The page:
The concerns of the opposition are well placed considering the fact that the Gnassingbé family has ruled the country for the past 57 years. Faure’s father, Gnassingbé Eyadéma, who was his predecessor, came to power in 1967 and remained there until 2005 when he died. Faure succeeded him as president in 2005. Definitely, the thirst for change is something majority of the people were looking up to now.

Dr Ateku

Following the reforms in the constitution, some have argued whether the transition from presidential to parliamentary system of government was necessary. Well, speaking to an International Relations lecturer at the university of Ghana, Dr Abdul-Jalilu Ateku, on the subject, he said “it depends”, explaining that both the parliamentary and presidential system of government have their advantages and disadvantages. In the case of Togo’s new constitution, he added, there would be greater interest in the activities of parliament because whichever party wins would form the government.

There have also been the argument that the new reform could create conflict or result in split executive. But Dr Ateku said although previously, such conflicts existed for countries that adopted that system of government, presently, most countries using the parliamentary system of government have developed their constitutions such that clarities exist — the roles have been clearly defined. He said in the case of Togo’s new constitution, that clarity also existed. “The president will perform ceremonial role, so virtually he wields no power. The president of the council of ministers is the one tasked with the running of the actual business of government and of the state,” he said.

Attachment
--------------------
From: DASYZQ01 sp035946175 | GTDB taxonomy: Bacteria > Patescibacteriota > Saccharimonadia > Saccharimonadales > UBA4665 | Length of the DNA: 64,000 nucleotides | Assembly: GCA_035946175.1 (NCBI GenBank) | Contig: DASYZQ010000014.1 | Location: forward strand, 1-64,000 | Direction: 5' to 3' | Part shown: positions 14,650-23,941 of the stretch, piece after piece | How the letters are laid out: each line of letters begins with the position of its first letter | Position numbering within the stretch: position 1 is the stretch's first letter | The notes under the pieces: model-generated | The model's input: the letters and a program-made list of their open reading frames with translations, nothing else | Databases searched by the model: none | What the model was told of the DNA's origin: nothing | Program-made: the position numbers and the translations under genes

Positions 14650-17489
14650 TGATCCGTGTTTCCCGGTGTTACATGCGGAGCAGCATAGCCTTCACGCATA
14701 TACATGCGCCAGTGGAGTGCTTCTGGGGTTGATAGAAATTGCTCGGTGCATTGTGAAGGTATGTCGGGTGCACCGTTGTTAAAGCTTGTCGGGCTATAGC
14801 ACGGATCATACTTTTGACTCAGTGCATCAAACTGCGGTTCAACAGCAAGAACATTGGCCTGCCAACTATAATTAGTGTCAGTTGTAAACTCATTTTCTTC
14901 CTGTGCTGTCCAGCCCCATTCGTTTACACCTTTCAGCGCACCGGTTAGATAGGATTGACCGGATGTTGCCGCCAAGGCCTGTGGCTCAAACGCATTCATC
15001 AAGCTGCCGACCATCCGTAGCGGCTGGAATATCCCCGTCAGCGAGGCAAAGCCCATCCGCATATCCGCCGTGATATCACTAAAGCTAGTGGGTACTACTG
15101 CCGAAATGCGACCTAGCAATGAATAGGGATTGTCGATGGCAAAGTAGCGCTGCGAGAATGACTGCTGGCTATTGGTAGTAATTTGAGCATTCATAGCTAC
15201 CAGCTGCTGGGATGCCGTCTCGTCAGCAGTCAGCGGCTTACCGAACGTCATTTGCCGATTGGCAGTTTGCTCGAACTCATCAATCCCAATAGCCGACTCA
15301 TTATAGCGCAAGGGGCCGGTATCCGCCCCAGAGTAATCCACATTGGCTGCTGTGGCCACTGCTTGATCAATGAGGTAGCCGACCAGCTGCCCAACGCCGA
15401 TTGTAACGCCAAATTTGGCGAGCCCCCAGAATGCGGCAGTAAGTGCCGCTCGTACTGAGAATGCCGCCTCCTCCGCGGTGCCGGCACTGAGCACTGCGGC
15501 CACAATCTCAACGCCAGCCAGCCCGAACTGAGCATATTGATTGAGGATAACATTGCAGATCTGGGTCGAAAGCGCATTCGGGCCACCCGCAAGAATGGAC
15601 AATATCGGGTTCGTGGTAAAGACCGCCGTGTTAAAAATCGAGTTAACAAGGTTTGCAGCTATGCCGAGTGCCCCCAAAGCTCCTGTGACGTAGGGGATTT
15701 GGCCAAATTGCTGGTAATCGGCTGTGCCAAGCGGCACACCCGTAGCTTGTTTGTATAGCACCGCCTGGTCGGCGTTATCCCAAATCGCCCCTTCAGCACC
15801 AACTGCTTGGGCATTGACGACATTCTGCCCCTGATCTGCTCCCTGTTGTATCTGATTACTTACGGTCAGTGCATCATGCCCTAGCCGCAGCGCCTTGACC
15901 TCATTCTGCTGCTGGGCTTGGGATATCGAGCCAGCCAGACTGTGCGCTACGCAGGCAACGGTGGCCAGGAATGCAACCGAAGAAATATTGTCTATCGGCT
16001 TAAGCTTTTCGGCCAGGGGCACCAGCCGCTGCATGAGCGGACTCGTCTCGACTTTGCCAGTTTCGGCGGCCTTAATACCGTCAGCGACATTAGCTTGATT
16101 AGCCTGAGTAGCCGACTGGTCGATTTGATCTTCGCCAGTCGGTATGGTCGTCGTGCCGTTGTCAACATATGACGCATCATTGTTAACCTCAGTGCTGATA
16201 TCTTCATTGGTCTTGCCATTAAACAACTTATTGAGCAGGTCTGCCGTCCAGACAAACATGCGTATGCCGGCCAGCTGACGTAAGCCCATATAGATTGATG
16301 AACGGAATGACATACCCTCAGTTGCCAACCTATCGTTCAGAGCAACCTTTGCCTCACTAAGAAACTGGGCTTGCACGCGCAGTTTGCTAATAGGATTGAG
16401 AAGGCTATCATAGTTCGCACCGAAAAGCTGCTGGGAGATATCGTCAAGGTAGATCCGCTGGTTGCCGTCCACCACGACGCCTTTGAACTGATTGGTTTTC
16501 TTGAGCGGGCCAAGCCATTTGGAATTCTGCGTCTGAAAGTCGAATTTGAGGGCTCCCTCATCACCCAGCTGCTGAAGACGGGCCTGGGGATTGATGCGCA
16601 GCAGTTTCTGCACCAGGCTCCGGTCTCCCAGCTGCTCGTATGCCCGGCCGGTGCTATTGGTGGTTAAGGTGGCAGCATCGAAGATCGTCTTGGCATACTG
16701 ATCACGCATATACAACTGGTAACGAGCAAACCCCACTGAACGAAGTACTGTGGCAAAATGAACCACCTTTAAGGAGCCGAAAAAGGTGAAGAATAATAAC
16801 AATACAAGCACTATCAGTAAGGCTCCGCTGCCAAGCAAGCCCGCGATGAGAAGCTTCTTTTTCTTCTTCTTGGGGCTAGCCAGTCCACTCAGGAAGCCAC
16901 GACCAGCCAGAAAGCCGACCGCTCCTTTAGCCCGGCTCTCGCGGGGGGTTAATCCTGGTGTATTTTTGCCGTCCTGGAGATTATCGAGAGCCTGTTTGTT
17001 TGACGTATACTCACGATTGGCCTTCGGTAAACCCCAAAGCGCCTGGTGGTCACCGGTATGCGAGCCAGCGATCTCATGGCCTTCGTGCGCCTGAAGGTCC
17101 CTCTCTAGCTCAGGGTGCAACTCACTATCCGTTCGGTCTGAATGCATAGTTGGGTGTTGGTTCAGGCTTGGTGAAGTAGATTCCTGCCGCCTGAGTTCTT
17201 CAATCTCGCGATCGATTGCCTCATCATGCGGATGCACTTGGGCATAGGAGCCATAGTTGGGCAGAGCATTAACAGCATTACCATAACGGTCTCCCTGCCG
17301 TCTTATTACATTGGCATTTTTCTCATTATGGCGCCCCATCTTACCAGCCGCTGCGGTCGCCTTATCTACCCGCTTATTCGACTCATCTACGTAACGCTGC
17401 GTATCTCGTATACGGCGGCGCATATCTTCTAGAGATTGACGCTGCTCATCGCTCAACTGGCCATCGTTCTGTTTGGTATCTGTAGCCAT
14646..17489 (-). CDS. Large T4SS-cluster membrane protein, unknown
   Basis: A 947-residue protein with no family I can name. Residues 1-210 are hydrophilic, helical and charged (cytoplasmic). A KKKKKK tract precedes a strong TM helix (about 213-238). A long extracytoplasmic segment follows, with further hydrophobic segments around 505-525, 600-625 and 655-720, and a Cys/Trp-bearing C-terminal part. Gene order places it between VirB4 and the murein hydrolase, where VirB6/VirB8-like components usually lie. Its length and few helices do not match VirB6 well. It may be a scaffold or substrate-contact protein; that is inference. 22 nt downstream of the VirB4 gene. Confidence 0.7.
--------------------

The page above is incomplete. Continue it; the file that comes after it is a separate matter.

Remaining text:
Extension of rule

On whether the concerns raised by the opposition to the effect that the new constitution would cause Faure to extend his stay in office, Dr Ateku said it depended on the cards that Faure would decide to play. He explained that if Faure wanted to leave political office gradually, he might not be interested in becoming president of the council of ministers and perhaps, opt for the president.

However, if he wanted to maintain his family’s grip on power, he might decide to accept his election as the president of the council of ministers.

 On the way forward, he pointed out that it was important for Togo’s opposition to come together to form a strong coalition, if indeed they wanted to ascend to power. 

“If they will be effective and relevant then coming together will be better than being fragmented,” stated Dr Ateku.


Sub-regional body, ECOWAS should also speak at this crucial time on what is going on in Togo. Although, the change in the constitution was done through parliament, thereby legitimising it, it is a clear sign of abuse of incumbency and ECOWAS must condemn it.

It is some of these things that lead to protests and civil unrest, which had already started in Togo, and eventually to coup d’etats. At this particular time that what is happening is bad, ECOWAS must intervene and call President Faure Gnassingbé as well as Togo’s lawmakers to order. Otherwise, when the unfortunate happens, they should not condemn anybody.